|Publication number||US7610204 B2|
|Application number||US 12/042,968|
|Publication date||Oct 27, 2009|
|Filing date||Mar 5, 2008|
|Priority date||Jun 15, 2001|
|Also published as||US7366673, US20030046074, US20080189111, US20100049521|
|Publication number||042968, 12042968, US 7610204 B2, US 7610204B2, US-B2-7610204, US7610204 B2, US7610204B2|
|Inventors||Harvey Ruback, Steven Woodward|
|Original Assignee||Nuance Communications, Inc.|
|Export Citation||BiBTeX, EndNote, RefMan|
|Patent Citations (18), Referenced by (8), Classifications (9), Legal Events (3)|
|External Links: USPTO, USPTO Assignment, Espacenet|
This application is a continuation of, and accordingly claims the benefit from, U.S. patent application Ser. No. 09/882,472, now issued U.S. Pat. No. 7,366,673, which was filed in the U.S. Patent and Trademark Office on Jun. 15, 2001.
1. Technical Field
This invention relates to the field of speech recognition and more particularly to enabling speech recognition grammars.
2. Description of the Related Art
To recognize the spoken word, a speech recognition system can process analog acoustical information into computer readable digital signals that can be recognized as core components of speech which can be further recognized as discrete words. Still, to accurately recognize the spoken word, a speech recognition system relies not only on acoustical information, but also on the context in which the word is spoken. More particularly, speech recognition grammars can indicate the context in which speech sounds are recognized.
To determine the context in which a word is spoken, speech recognition systems can include speech recognition grammars which can predict words which are to be spoken at any point in a spoken command phrase. Essentially, from a speech recognition grammar, a speech recognition system can identify the words which should appear next in a spoken phrase. For example, given the speech recognition grammar,
<root> = call <namelist> | display<itemlist>. <namelist> = Bill | John. <itemlist> = names | messages.
if a speaker recites, “Call John”, once the speech recognition system determines that the word “call” has been spoken, the speech recognition system can conclude that the only possible words that can be spoken next in the command phrase are the words “Bill” and “John”. Hence, the use of speech recognition grammar can result in more accurate speech recognition since the list of possible words which can be spoken at any point in a spoken phrase is limited based upon the previously spoken words.
Notwithstanding, despite the assistance of a speech recognition grammar, the use of a speech recognition system in networked client device can pose significant problems. In particular, unlike performing speech recognition in a stand-alone desktop computer, networked client devices often can lack similar processing power. Whereas desktop computers can include high processing power CPUs and vast fixed storage, networked client devices, often in view of power consumption and conservation concerns, include low processing power CPUs and limited fixed storage. Thus, performing complex computer processes in a networked client device can be problematic at best. In the worst case, storing larger, more complex speech recognition grammars may not be possible in a networked client device.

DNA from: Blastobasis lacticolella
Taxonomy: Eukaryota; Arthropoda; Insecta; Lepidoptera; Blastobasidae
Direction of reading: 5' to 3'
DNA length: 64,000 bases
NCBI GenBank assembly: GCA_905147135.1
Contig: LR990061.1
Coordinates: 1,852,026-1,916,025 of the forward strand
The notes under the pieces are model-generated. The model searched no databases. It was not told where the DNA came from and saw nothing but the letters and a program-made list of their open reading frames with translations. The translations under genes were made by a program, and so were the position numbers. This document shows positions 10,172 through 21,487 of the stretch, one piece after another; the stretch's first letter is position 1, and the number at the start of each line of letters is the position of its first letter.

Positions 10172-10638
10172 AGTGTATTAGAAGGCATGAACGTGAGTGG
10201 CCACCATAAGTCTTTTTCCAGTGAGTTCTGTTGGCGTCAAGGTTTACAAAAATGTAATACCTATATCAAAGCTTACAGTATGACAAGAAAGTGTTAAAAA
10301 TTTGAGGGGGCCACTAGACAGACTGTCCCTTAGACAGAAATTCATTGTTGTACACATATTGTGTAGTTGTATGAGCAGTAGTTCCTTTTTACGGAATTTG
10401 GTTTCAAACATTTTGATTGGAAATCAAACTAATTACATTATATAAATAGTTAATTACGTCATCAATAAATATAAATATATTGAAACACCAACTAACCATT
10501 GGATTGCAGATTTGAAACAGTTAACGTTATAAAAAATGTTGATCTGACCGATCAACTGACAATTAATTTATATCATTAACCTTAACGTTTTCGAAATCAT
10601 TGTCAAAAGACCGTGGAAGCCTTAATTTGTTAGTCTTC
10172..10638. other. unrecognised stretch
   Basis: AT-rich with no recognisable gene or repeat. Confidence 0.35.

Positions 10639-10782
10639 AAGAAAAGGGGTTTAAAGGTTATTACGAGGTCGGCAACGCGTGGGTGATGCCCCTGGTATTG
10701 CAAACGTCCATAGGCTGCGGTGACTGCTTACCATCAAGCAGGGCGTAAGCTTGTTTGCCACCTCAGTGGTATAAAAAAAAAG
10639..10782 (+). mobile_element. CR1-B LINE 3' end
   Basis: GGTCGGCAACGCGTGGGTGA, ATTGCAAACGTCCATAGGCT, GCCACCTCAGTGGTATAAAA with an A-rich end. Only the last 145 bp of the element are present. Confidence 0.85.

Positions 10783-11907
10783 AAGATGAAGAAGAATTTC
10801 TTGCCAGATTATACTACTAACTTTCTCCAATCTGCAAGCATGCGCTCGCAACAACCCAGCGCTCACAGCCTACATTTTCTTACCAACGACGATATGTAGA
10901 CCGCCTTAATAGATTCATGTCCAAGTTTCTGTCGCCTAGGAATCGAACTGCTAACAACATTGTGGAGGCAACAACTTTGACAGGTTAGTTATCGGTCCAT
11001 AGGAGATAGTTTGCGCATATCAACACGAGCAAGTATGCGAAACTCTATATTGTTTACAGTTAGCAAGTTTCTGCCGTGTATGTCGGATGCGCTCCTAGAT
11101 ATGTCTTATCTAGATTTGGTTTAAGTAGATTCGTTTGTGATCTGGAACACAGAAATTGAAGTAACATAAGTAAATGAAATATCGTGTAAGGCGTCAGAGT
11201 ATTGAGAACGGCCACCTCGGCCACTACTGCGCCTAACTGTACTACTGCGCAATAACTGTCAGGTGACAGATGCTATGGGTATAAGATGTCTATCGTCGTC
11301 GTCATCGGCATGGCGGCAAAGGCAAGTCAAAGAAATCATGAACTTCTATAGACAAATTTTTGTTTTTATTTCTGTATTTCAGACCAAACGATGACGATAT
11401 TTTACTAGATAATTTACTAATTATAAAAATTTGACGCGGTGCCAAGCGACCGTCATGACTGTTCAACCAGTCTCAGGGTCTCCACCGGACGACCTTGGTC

Presently two methods are employed in performing speech recognition in a networked client device. First, speech recognition can be performed entirely within the confines of the networked client device. Still, processing complex speech recognition grammars in a networked client having low processing power, such as a handheld client, can prove problematic due to the processing constraints of the networked client. In particular, such networked clients cannot provide realtime feedback often required by speech recognition applications because of processing power limitations of the networked client.
In a second known method for performing speech recognition in a networked client device, speech recognition is performed entirely in a server communicatively linked to the networked client. Processing speech recognition grammars entirely in a server communicatively linked to the networked client can surmount the processing limitations posed by low processing powered networked clients. Still, processing speech recognition grammars entirely in a server can prove problematic inasmuch as the processing of the speech recognition grammar can be limited by available network resources.
Specifically, congested networks or those networks having constrained bandwidth can prevent realtime processing of speech audio in the server as can be required by some speech recognition applications. Notably, realtime processing of speech audio entirely in a server can prove problematic, even where the speech grammar used to process the speech audio, in itself, is not a complex speech recognition grammar. In this case, though the processing power of a server is not required, realtime speech recognition is inhibited by the limitations of the network.
A method for processing speech audio in a network connected client device can include selecting a speech grammar for use in a speech recognition system in the network connected client device; characterizing the selected speech grammar; and, based on the characterization, determining whether to process the speech grammar locally in the network connected client device, or remotely in a speech server in the network. In one aspect of the invention, the selecting step can include establishing a communications session with a speech server; and, querying the speech server for a speech grammar over the established communications session. Additionally, the selecting step can further include registering the speech grammar in the speech recognition system. In another aspect of the invention, the speech grammar can be stored in the network connected client device.